No Big Ten program has championed the importance of a point guard more than Wisconsin over the last decade. From Devin Harris to Jordan Taylor, veteran point guards embody the one indispensable piece of Bo Ryan’s Wisconsin teams.
So when junior guard Josh Gasser, who was preparing to run point for the Badgers this season, went down with a season-ending injury on Saturday, the lifeblood of Wisconsin basketball and the team’s Big Ten title prospects dried up in one fell swoop.
Gasser tore the ACL in his left knee at practice Saturday morning, effectively ending his season and reopening the point guard competition just two days after Ryan thought he settled it. The Badgers head coach had tabbed Gasser as the team’s starting point guard at Big Ten media day on Thursday.
As if replacing the versatile Taylor wasn’t enough, now Wisconsin must replace the man designated as his successor. The next point guard in line figures to come down to an open competition between redshirt freshman George Marshall and makeshift junior point guard Ben Brust, an undersized shooting specialist who, lacking the requisite quickness to guard more athletic players, could struggle defending opposing point guards. The man to whom the Badgers will turn as the floor leader in Gasser’s absence, however, will be senior forward Mike Brusewitz. And he knows a thing or two about leg injuries himself.
Brusewitz sliced open his right leg during a nasty fall at a team workout earlier this month and will be sidelined until no sooner than mid-November. So serious was the gash—which bore down on the bone and required anesthesia and 40 stitches to patch up—that Brusewitz has had to shower charily with a garbage bag draped over his leg.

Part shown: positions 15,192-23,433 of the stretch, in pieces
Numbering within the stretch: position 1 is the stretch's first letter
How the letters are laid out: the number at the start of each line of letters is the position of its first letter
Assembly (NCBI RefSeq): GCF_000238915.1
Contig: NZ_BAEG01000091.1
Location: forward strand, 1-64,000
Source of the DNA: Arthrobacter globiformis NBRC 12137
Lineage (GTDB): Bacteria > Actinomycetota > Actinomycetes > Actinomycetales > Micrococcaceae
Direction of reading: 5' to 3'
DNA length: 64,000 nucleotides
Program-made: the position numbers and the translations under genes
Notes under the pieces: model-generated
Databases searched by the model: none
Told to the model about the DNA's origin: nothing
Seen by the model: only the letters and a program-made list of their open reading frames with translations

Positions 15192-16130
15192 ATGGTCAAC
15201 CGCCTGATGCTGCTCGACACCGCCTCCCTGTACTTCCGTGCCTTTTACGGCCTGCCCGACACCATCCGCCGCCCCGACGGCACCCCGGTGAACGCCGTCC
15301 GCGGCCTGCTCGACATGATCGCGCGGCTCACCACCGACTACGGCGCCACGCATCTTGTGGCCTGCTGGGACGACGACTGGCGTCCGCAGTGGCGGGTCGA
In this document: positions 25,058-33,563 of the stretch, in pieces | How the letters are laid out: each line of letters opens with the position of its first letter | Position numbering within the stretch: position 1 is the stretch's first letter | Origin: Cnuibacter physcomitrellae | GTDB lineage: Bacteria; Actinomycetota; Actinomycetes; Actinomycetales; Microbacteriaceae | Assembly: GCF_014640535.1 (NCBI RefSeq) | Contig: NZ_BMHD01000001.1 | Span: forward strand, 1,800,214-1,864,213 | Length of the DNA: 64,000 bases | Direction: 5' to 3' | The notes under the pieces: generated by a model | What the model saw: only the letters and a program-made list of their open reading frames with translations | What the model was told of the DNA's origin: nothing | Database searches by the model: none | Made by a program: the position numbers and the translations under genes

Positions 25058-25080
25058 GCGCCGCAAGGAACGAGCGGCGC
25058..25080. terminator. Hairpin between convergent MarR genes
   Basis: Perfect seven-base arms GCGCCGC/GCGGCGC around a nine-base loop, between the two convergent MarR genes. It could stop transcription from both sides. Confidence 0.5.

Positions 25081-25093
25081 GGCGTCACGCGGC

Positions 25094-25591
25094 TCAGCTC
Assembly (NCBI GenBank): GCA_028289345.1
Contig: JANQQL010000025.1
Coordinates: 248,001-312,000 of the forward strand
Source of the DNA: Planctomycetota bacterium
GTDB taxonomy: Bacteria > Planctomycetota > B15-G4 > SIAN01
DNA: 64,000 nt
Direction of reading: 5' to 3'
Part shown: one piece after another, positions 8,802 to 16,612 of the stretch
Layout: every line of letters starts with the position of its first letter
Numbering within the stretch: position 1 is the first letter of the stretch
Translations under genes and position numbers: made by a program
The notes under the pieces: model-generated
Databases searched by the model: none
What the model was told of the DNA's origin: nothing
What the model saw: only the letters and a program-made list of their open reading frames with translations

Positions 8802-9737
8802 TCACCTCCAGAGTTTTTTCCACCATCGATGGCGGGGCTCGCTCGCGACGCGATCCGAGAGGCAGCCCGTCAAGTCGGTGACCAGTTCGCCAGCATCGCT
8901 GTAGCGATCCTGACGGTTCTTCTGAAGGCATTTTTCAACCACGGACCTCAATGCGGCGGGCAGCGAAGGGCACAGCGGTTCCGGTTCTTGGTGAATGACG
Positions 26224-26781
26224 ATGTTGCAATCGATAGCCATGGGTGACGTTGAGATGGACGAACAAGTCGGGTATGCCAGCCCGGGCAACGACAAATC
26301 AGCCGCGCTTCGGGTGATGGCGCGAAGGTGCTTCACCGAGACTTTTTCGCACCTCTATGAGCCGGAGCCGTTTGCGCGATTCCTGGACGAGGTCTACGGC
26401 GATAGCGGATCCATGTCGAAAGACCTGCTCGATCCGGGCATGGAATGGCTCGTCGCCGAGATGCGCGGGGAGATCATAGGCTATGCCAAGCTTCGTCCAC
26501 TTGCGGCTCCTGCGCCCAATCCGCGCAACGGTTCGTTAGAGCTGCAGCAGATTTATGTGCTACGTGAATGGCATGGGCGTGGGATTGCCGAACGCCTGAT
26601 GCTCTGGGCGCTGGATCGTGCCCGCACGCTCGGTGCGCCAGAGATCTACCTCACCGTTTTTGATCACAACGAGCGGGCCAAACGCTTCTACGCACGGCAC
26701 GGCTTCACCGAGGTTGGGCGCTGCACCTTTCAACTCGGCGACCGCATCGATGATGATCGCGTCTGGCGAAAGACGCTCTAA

Wisconsin can compensate for the loss of its floor general and bide time until Brusewitz returns to the lineup. Bo Ryan’s swing offense is reliant upon flex cuts and fluid team ball movement, which, along with the team’s notoriously methodical pace, is why no Wisconsin player has averaged five assists [or more] per game under Ryan.
But it doesn’t matter how well Ryan’s team concepts can camouflage the lack of a capable point guard. Wisky’s Big Ten title hopes, slim as they were to begin with, are all but over with Gasser out of the equation. Replacing Taylor’s production, even coming off a down year, was a tall enough task. Winning the league with an unproven freshman running the show or Brust having to defend opposing point guards—with zero roster depth to speak of—is too high for the Badgers’ reach.
Jared Berggren can parlay a strong junior season into an even better senior sendoff. Brusewitz can return 100-percent from his fluky injury. Ryan Evans can become a more dangerous perimeter shooter. Sam Dekker can make the biggest impact of any freshman in the conference. But without Gasser at the helm, Wisconsin is firmly on that second tier in the Big Ten, saddled with more backcourt questions than answers.
Josh Gasser is not the next Devin Harris; he wasn’t going to make fans forget about Jordan Taylor. But he is/was the next promising floor general at Wisconsin and a fundamental cornerstone on a team returning four of five starters.
Gasser’s season-killing injury forces Bo Ryan back to the drawing board. Unless he can pull another point forward out of his bag of tricks as he did with Alando Tucker several years back, the Badgers could be in for some more hurting in Big Ten play.
Ryan’s swing offense better be in full swing by midseason. Without a true floor general for the first time since Taylor’s freshman season, Wisconsin has an awful lot of disguising to do.